The use of cryotherapy or icing in the management of acute injuries has been widely promoted, accepted and practiced. It is even part of the old, easy formula RICE (Rest, Ice, Compression and Elevation) coined by Dr. Gabe Mirkin in the 1970s. The reduction of pain, swelling and improved function or return to participation have been promised through the use of this modality. However, clinical studies regarding its effectiveness are inconclusive and inconsistent at best. Although some studies indicate that icing may be effective in reducing pain, in some cases, excessive cooling may be damaging to tissues and may hasten return to participation. Elevation, support, and controlled movements of affected area may prove more beneficial. But, if significant pain, swelling, bruising and the inability to move or weight bear persist, it is advisable to seek medical attention to rule serious pathology.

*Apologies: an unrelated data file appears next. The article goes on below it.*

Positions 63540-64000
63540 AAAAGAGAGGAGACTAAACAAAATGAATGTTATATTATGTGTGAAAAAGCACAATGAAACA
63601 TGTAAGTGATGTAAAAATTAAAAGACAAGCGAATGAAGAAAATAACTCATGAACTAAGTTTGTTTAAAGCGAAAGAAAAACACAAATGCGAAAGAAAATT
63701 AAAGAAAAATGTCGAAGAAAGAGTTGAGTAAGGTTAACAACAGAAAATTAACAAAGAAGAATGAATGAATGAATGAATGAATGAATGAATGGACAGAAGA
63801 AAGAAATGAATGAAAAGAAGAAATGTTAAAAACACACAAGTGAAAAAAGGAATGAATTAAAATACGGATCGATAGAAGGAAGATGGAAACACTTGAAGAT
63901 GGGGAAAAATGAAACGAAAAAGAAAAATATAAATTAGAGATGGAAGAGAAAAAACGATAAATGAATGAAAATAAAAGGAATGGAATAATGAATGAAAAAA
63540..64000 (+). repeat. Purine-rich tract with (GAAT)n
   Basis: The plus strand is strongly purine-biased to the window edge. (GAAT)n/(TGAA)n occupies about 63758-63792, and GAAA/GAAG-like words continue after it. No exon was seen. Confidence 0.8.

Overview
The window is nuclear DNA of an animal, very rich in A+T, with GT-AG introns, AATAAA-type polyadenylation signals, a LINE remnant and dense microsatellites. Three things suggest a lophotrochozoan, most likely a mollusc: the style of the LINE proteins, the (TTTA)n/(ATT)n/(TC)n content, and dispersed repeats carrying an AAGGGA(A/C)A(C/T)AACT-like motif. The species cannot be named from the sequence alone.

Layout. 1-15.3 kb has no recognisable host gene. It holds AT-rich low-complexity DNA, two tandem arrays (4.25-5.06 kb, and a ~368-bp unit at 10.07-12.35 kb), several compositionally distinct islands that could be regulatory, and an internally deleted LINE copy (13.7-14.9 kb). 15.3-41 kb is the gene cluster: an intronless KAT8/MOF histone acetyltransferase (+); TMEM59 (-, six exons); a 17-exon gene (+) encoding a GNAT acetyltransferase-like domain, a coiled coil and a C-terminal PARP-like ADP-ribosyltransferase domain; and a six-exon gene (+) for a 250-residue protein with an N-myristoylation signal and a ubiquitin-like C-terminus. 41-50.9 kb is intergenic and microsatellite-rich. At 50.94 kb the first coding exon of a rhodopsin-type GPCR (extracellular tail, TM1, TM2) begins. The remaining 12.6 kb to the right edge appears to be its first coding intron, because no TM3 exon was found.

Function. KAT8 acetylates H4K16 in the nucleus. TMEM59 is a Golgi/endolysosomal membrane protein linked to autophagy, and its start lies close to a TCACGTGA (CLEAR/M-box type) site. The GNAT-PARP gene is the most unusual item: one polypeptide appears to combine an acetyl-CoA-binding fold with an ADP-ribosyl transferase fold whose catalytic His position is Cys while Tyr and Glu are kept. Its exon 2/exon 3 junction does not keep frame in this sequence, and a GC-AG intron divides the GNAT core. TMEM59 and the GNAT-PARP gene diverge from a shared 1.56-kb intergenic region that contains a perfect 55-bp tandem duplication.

Paula Moreira, B.Sc., BMR.PT., MCISc.,
Fellow of the Canadian Academy of Manipulative Physiotherapy